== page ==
When you’ve never been homeless, I know it is far too easy and convenient to pretend that the people you see on the street are far from you, worse off than you ever could be, and that what is happening to them could never happen to you. You might even mentally justify their situation, thinking that something they did is the reason they are homeless. I am asking you to not give in to that simple and completely wrong way of thinking. Homelessness is far closer to us than the incredible wealth of celebrities that we might aspire to - uncomfortably close. Most Americans surveyed say they could not cover an emergency expense of just $500. What do you do if you get a large surprise medical bill in the thousands? What do you do if that is combined with a sudden loss of income? It truly only takes a few unlucky events for an ordinary American to cascade into being no longer able to afford a place to live and becoming homeless, just like my family was.
So why am I telling you this - whether you are a stranger, an acquaintance, or a friend? Because by hiding poverty, by hiding homelessness, we make it feel more shameful and rare than it truly is. By not talking about poverty and homelessness, by not considering how close many of us are to it at any moment, we don’t have to think hard about the policies that impact those going through it. It becomes easy to criminalize the homeless, to toss out their belongings, kick them out of encampments, and cut social services when we fail to see that the only difference between us and those who are homeless may well be a few bad days.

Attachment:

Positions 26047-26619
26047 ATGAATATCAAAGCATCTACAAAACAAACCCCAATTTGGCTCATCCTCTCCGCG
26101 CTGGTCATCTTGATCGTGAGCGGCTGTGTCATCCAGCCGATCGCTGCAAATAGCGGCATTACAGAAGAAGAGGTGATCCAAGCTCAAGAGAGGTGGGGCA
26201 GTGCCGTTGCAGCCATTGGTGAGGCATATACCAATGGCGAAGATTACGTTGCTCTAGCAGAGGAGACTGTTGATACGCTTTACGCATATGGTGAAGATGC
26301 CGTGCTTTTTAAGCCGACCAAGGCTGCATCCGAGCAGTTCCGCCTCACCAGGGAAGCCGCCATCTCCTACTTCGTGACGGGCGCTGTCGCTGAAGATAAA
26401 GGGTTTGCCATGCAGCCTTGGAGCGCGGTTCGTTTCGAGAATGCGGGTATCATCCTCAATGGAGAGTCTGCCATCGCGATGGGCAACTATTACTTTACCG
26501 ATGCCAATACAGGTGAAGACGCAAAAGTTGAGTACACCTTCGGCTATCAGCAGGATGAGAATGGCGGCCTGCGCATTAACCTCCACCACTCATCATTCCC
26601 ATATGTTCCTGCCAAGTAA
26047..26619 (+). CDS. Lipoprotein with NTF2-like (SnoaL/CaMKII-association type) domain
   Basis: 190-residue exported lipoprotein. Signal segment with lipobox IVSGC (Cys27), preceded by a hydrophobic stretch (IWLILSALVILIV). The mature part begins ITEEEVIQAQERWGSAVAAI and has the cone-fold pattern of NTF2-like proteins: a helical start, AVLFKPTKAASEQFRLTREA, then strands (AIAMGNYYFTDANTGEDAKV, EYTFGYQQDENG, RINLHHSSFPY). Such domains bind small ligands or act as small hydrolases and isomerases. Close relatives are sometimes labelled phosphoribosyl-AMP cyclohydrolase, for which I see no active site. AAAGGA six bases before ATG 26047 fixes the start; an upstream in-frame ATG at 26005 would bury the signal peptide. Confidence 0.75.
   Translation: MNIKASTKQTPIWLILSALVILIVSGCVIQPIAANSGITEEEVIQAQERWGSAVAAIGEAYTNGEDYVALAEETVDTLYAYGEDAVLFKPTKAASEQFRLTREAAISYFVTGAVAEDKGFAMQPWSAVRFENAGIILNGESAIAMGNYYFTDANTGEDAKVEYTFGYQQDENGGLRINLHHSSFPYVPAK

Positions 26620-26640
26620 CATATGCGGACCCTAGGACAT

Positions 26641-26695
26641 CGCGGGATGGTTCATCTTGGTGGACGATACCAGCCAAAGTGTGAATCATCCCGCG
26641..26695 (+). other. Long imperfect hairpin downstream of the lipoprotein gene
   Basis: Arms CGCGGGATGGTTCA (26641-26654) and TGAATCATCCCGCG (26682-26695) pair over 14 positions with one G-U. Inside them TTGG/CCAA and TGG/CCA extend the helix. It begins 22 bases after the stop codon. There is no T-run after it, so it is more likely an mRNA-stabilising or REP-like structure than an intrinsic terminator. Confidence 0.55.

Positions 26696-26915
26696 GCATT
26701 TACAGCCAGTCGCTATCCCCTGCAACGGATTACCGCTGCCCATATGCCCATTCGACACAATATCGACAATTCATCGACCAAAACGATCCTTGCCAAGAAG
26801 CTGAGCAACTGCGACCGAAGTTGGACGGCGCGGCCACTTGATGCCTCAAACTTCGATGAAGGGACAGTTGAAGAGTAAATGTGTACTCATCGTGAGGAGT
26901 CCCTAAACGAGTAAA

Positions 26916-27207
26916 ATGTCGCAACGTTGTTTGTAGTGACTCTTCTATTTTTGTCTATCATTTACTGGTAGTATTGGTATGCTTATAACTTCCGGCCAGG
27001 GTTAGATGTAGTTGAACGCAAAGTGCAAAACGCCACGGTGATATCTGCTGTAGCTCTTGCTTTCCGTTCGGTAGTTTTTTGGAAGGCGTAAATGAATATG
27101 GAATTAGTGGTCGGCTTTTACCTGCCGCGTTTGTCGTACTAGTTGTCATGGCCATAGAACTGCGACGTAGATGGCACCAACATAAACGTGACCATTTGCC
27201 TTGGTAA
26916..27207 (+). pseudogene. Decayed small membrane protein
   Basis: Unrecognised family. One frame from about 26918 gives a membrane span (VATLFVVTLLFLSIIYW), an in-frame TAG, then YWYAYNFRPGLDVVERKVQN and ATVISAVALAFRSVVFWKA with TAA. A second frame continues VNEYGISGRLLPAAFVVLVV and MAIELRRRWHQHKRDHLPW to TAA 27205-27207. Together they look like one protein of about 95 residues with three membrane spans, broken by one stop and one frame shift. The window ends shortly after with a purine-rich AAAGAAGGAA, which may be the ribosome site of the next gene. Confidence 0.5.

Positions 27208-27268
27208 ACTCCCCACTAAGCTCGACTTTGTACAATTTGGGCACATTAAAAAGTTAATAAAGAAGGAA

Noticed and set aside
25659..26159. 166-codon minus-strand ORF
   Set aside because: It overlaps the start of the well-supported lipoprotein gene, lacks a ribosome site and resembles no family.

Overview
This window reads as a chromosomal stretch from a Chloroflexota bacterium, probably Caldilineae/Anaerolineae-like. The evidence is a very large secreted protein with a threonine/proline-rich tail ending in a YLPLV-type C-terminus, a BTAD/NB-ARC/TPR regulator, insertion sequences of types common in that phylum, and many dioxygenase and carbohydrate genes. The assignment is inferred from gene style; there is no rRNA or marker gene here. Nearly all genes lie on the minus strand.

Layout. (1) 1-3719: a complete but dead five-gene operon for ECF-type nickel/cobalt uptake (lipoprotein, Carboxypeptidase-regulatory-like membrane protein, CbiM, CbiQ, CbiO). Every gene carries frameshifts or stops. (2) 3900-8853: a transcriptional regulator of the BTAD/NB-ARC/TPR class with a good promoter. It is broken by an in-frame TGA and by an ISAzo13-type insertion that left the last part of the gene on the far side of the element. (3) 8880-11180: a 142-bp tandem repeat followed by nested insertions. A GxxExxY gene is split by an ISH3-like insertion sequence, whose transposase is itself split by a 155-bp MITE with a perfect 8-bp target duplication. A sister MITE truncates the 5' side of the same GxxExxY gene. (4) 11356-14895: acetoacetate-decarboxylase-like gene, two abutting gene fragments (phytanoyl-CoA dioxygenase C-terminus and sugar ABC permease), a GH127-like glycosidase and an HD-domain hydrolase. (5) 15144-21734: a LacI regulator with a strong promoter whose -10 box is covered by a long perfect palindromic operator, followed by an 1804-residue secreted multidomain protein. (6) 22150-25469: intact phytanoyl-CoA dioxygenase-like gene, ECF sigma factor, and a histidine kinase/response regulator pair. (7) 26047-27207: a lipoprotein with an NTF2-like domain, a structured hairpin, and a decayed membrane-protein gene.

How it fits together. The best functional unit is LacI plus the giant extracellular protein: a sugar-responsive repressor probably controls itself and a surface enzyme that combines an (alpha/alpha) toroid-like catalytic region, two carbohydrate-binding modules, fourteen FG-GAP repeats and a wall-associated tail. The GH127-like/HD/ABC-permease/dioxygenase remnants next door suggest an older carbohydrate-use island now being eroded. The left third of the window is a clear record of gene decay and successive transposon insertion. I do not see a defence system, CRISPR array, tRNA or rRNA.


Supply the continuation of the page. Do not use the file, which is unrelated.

I am also telling you because I am tired of hiding, tired of being ashamed, and tired of lying to people, pretending that I have had a life that was pleasant and care-free. I am not the way I am because of a life free of burdens - I am the way I am, trying to live every day with gratitude and humility, because of what I have lived through. I worry about and fear returning to the situation I was in before, and I never want anyone to go through what I did. I donate to charities like the Chicago Food Depository not just because I believe in their mission, but because they personally kept me and my family fed. I also vote for candidates and support policies that do the same. After what I have been through, I can assure you that I would happily pay more in taxes to ensure nobody has to experience what I have. I know that choice is worth it.
I encourage folks to read stories from other homeless folks and to learn more about policies like Housing First. A good start might be Cori Bush’s writing on homelessness, as I think she writes about it far more eloquently than I ever could.
Finally, I want to thank my incredible friends, therapists, and most of all my brother, who have all been so supportive and encouraging in the process of putting my story out into the world.